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Client-side rogue access-point detection using a simple walking strategy and round-trip time analysis

Abstract

Traditional rogue access-point (AP) detection mechanisms are employed in network administration to protect network infrastructure and organization; however, these mechanisms do not protect end users from connecting to a rogue-AP. In this paper, a rogue-AP detection technique on the mobile-user side is proposed. By using a simple method involving walking, the round-trip time (RTT) and the modulation and coding scheme values are obtained, and a more accurate transmission rate for particular RTT values is thereby calculated. Further, the cleansed data are classified using the k-means method and the cumulative distribution function for the detection process. The results demonstrate that a rogue-AP can be detected with an F-measure value of up to 0.9. In the future, the proposed algorithm can be implemented as an application installed on mobile devices so that nontechnical users can detect rogue-APs.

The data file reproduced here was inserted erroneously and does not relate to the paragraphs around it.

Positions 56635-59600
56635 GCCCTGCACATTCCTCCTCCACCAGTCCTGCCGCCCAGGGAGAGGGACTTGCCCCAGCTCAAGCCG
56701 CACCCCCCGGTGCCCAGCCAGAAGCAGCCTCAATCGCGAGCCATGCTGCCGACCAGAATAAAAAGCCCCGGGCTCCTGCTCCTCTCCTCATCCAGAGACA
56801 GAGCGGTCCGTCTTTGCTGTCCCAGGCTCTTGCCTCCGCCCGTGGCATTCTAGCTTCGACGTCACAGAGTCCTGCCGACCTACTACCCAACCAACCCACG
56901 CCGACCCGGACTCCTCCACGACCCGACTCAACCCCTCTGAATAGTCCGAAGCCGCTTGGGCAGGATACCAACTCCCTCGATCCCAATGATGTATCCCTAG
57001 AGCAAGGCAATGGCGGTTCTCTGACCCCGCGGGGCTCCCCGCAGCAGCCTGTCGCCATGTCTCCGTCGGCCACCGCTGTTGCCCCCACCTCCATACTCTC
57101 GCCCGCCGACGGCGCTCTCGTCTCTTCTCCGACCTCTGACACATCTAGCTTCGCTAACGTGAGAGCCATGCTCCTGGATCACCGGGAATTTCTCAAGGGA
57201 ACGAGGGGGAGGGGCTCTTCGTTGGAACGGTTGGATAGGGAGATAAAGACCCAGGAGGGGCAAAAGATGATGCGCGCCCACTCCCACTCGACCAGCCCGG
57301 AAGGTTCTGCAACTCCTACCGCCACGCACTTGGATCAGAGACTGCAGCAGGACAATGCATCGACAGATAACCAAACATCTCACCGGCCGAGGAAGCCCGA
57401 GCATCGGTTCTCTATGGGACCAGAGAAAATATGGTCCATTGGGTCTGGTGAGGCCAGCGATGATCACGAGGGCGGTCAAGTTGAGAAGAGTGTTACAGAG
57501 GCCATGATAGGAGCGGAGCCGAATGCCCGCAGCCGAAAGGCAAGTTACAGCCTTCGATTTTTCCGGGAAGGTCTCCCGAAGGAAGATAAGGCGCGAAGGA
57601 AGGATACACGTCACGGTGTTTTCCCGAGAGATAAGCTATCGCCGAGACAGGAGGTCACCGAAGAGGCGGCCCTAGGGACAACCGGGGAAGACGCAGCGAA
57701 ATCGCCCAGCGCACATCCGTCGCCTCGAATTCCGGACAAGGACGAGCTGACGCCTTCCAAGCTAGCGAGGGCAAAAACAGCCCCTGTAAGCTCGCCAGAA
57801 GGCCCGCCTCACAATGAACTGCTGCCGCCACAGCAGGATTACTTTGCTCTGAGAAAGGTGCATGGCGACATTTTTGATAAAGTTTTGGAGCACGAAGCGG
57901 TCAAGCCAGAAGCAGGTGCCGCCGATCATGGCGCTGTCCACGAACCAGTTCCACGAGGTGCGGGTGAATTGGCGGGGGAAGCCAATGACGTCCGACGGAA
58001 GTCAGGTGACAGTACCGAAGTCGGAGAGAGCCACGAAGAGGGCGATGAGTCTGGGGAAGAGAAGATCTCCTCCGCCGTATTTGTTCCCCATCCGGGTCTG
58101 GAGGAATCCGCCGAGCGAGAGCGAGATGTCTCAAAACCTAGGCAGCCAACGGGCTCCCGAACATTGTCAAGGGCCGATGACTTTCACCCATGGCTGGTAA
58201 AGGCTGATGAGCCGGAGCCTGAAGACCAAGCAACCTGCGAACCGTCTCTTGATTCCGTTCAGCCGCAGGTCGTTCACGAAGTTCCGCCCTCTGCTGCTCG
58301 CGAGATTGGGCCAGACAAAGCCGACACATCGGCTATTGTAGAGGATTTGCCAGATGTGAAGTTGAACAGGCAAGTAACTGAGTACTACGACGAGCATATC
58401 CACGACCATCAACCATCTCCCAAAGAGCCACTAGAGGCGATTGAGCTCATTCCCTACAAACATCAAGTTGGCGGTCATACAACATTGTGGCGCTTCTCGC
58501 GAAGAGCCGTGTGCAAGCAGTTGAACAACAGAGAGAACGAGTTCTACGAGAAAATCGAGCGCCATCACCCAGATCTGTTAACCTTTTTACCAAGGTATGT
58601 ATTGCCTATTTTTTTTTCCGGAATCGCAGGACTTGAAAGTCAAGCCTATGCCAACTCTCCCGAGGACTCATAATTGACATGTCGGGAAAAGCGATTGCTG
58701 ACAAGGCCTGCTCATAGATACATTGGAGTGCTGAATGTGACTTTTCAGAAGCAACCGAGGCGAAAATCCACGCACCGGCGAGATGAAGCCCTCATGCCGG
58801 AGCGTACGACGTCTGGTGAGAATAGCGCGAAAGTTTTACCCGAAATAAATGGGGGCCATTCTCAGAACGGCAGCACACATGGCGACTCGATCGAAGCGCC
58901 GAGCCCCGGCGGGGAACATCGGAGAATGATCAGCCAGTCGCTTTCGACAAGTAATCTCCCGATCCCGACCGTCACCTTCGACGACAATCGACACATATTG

Introduction

Currently, wireless network communication, such as 3G, 4G, and Wi-Fi, serves as a basic infrastructure for Internet access. Wi-Fi is the most preferable choice owing to its high data rate, low (or no) service charges, and high availability. However, Wi-Fi connections may not always be secure [1, 2]. User communication can be easily eavesdropped or spoofed by an adversary, particularly in public areas [3]. Currently, users cannot ensure whether their devices are directly connected to a legitimate or rogue access point (AP).

Normally, in a public area, several Wi-Fi APs are installed to support a large number of users. Figure 1 shows a possible attacking scenario, in which security vulnerabilities are exploited to compromise confidentiality, integrity, authentication, and availability (CIAA). The mobile phone of the adversary is used as a rogue-AP by broadcasting the same service set identifier (SSID) as that of the legitimate AP installed on the café ceiling. A number of users (U1, U2, and U3) attempt to connect to the Internet through their mobile phone. Unknowingly, their mobile device detects and connects to the rogue-AP, which has the strongest signal. Consequently, the adversary becomes an Man-in-the-middle (MITM) with the ability to spoof or modify user information or transactions.

Fig. 1
figure1

System overview